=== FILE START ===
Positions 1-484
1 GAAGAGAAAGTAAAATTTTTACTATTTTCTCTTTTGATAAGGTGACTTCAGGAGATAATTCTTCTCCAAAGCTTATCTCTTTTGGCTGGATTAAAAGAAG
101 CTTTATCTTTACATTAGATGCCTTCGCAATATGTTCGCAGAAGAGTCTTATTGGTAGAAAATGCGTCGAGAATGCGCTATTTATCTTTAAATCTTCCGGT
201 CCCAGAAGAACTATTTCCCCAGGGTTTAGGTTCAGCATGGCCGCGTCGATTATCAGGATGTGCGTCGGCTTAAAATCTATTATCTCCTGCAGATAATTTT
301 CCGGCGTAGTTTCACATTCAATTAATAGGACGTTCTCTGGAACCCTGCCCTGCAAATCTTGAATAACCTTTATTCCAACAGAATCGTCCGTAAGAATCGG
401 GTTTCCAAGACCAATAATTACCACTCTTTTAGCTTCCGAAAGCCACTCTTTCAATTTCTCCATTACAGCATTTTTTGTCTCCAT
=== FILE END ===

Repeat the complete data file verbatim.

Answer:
Positions 1-484
1 GAAGAGAAAGTAAAATTTTTACTATTTTCTCTTTTGATAAGGTGACTTCAGGAGATAATTCTTCTCCAAAGCTTATCTCTTTTGGCTGGATTAAAAGAAG
101 CTTTATCTTTACATTAGATGCCTTCGCAATATGTTCGCAGAAGAGTCTTATTGGTAGAAAATGCGTCGAGAATGCGCTATTTATCTTTAAATCTTCCGGT
201 CCCAGAAGAACTATTTCCCCAGGGTTTAGGTTCAGCATGGCCGCGTCGATTATCAGGATGTGCGTCGGCTTAAAATCTATTATCTCCTGCAGATAATTTT
301 CCGGCGTAGTTTCACATTCAATTAATAGGACGTTCTCTGGAACCCTGCCCTGCAAATCTTGAATAACCTTTATTCCAACAGAATCGTCCGTAAGAATCGG
401 GTTTCCAAGACCAATAATTACCACTCTTTTAGCTTCCGAAAGCCACTCTTTCAATTTCTCCATTACAGCATTTTTTGTCTCCAT